Her name was Summer, but her eyes stormed like two hurricanes about to make landfall. She always wore black, and whenever the shade inevitably began to fade to grey, she would paint the garment back to life again.
And my whole town was convinced she was a witch.
The cellar they kept her in hadn’t been breathed in, in years. It was formless, desolate and decrepit, and completely rid of any life. The walls were stone, cold and hard, and seldom ever drawn on due to the lack of human presence in the room. The maid, a typically clean-cut person, would briefly dust the wooden chest furiously before ashamingly running out, her eyes fleeing the scene faster than her little legs could – or ever did.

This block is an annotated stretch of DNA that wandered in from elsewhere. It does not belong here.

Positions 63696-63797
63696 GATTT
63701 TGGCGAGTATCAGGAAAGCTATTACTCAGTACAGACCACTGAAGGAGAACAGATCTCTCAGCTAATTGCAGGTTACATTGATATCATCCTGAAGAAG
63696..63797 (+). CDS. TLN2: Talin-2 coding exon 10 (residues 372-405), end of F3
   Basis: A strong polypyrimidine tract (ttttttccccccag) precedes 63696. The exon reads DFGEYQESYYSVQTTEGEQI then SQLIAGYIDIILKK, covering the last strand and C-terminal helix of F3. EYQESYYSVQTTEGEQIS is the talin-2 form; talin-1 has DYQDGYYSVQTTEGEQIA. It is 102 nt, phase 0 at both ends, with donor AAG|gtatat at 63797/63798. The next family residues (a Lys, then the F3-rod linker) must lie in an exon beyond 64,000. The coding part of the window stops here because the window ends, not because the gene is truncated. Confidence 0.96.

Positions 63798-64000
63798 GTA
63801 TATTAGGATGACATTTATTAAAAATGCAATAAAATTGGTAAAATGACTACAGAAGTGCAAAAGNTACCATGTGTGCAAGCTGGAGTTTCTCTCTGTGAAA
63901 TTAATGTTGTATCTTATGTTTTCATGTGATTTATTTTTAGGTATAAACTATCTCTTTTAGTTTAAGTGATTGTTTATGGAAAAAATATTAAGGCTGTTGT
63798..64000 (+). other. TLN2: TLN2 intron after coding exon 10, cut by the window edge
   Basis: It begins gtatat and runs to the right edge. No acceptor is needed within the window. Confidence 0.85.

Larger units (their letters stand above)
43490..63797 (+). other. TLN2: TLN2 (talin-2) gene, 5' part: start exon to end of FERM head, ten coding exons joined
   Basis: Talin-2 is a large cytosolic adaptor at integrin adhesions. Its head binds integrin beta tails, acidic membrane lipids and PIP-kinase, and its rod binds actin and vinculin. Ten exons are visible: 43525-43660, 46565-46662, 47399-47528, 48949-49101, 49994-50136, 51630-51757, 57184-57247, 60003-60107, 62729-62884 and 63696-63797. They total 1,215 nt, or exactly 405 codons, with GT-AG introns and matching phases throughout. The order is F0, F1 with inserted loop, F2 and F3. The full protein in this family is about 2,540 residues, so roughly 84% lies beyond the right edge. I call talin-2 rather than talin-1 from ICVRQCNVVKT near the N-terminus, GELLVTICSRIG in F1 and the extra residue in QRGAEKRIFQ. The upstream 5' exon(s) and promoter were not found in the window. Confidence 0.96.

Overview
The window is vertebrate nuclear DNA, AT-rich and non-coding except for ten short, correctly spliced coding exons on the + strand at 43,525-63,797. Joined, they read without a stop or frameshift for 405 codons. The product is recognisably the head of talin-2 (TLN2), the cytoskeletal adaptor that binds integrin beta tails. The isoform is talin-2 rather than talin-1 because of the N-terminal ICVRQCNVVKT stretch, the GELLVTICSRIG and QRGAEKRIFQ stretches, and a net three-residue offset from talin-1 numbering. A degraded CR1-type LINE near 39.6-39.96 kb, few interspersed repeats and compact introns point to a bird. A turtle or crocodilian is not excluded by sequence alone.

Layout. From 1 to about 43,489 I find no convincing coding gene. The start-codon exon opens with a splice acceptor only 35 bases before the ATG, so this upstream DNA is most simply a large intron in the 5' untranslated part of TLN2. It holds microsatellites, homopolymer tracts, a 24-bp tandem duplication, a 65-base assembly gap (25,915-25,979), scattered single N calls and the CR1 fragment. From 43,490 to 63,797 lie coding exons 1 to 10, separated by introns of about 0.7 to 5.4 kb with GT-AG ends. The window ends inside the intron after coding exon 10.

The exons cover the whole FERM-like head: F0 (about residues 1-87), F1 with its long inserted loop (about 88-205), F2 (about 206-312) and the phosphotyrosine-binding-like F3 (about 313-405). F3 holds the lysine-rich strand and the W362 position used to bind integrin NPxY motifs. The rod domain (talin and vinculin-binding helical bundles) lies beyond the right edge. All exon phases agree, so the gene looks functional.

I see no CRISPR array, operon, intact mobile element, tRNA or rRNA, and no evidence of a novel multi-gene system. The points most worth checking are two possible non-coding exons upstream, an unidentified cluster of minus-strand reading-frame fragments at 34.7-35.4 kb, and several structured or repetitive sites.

In the off-chance that anyone was found to be in the cellar, the story of the alleged witch would be whispered around like a deadly disease. They spoke of the witch, the woman who could magic fire from her fingertips and dispell anyone who crossed her path. “She was only 15,” they would say, or “I heard that her eyes were as dark and abandoned as the ocean at night.”
They made up stories and fantasized over her, wondering what it would be like to be feared yet adored by so many. New Orleans was only big enough for one, however, and as they said, “All witches burn.”